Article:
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Democracy and Politics in the UFT

The Coalition of New York City School Workers was active throughout the 1970s in the teachers union and local communities. The group emerged from the maelstrom of the late 60s, in particular the 1968 strike. The 1975 massive financial crisis carved an enormous hole in the school system that took 20 years to recover from. The union accepted the cuts, thus undermining the impact of the ‘75 strike over the cuts. How could a union function in this manner? In the wake of that crisis, the Coalition published a pamphlet in 1976 articulating its views of how the UFT was controlled by
one party, Unity Caucus, and how that absolute control impacted on teachers and their schools.

Looking back from the vantage point of almost 40 years later, we thought it would be worthwhile to make an unedited version of Democracy and Politics in the UFT available to the current generation of teachers as a way to study what has changed and what has remained the same and offer it as a learning tool – as a sort of UFT 101 since so much about how the UFT functions has not changed. The pamphlet also reveals the way one group of activists attempted to articulate the issues revealing elements of astute analysis along with some naïve assumptions.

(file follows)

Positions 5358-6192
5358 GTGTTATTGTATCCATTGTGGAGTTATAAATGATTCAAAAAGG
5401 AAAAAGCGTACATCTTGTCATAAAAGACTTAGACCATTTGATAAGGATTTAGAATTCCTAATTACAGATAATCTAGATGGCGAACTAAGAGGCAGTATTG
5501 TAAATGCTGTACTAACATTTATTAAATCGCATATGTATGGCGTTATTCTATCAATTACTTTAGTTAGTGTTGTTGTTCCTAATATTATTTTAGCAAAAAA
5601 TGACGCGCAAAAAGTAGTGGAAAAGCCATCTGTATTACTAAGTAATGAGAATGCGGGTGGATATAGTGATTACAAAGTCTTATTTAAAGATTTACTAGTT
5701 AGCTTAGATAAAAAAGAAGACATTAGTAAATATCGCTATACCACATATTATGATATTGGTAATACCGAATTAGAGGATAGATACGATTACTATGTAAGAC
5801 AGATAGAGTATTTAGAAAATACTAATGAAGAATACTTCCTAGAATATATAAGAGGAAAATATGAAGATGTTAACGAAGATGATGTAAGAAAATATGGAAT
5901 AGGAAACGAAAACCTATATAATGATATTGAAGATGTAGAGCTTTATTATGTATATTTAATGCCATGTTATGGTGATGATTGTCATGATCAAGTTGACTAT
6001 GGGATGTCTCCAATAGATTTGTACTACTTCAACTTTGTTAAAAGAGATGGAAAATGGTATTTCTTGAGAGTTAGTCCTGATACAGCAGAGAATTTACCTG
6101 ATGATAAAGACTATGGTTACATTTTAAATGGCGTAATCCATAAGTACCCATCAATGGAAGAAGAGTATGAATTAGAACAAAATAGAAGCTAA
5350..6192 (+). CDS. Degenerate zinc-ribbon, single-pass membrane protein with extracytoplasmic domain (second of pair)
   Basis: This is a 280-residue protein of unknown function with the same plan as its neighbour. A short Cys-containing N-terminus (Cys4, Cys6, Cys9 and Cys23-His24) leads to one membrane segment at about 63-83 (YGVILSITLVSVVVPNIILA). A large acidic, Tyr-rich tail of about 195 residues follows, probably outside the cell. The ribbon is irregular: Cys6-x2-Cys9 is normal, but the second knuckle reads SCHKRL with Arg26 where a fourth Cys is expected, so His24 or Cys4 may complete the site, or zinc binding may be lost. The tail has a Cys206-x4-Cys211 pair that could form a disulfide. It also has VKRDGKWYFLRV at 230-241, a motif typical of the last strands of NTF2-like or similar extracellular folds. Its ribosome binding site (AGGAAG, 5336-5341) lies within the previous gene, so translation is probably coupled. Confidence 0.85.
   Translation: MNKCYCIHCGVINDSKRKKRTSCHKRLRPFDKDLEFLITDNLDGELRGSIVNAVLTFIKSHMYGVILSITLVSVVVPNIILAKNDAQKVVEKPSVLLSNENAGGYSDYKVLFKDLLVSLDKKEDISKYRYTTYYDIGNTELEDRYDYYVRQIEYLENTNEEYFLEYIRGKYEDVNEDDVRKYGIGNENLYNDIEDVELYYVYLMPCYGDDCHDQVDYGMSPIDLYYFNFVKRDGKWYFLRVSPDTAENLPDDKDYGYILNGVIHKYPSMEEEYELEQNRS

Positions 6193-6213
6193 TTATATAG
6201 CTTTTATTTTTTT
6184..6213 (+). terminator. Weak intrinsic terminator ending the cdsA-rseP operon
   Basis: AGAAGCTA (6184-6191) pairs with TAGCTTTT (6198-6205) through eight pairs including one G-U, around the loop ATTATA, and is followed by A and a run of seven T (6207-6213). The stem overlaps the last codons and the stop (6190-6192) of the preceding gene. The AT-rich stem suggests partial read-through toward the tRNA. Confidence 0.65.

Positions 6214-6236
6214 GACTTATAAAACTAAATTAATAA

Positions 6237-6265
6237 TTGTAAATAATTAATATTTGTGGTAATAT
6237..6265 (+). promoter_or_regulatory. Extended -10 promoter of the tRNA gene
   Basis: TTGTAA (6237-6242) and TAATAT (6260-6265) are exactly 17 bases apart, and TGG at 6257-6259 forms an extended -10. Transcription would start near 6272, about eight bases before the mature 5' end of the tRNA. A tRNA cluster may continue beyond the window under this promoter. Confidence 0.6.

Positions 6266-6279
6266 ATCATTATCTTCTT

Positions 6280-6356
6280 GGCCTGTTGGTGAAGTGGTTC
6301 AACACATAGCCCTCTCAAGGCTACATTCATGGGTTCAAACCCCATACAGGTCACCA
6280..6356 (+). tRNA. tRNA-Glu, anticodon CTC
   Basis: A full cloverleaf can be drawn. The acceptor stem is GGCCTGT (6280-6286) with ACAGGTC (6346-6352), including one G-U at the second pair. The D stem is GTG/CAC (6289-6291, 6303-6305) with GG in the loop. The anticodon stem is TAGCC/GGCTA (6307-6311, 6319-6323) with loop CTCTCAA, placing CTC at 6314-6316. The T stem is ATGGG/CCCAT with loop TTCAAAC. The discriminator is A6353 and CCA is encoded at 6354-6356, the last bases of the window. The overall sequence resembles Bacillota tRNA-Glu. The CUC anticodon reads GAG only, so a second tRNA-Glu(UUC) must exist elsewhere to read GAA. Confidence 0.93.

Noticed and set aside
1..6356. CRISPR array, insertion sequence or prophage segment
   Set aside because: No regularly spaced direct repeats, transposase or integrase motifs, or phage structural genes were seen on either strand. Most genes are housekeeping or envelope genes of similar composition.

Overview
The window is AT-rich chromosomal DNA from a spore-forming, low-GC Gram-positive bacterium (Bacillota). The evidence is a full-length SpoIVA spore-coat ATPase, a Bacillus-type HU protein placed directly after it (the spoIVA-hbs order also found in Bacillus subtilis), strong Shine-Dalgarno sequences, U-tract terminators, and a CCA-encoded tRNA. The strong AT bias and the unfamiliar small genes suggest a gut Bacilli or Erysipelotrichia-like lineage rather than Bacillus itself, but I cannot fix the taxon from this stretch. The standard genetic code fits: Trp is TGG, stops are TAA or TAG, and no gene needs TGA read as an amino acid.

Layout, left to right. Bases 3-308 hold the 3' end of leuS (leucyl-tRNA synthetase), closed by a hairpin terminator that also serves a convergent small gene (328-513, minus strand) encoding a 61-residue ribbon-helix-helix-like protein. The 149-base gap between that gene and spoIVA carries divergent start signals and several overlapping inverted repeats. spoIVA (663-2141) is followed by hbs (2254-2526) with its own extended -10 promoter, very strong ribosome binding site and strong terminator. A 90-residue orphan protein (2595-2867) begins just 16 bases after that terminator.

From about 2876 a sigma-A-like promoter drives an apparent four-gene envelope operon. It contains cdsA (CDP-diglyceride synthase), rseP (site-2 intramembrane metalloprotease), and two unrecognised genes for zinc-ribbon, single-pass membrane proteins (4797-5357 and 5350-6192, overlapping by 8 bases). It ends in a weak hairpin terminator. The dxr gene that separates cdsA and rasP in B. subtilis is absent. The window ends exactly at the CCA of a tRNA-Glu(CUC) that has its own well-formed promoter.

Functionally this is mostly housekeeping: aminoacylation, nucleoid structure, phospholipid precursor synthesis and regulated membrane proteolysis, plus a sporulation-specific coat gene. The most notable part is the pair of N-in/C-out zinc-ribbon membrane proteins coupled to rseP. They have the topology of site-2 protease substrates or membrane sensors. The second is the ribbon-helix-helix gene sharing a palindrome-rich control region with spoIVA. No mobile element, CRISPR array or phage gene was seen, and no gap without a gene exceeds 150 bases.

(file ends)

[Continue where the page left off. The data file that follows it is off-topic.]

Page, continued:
Many of the original CSW members were involved in the education debates over the past 2 decades through the formation of Education Notes (1997-present), Independent Community of Educators (2003), Grassroots Education Movement – GEM – 2009-2012) and Movement of Rank and File Educators (2013).

Democracy and Politics in the UFT is being reprinted in its original with no changes (other than graphics) in order to provide a snapshot of the state of the UFT and education c. 1976 and how one opposition group approached these issues. An updated version of this pamphlet by MORE is planned. Thanks to Vera Pavone for retyping and formatting.

In memoriam to the late Paul Baizerman, Loretta Prisco, Gene Prisco, all of whom helped co-author this work.

Ira Goldfine, Vera Pavone, Norm Scott – July 2014

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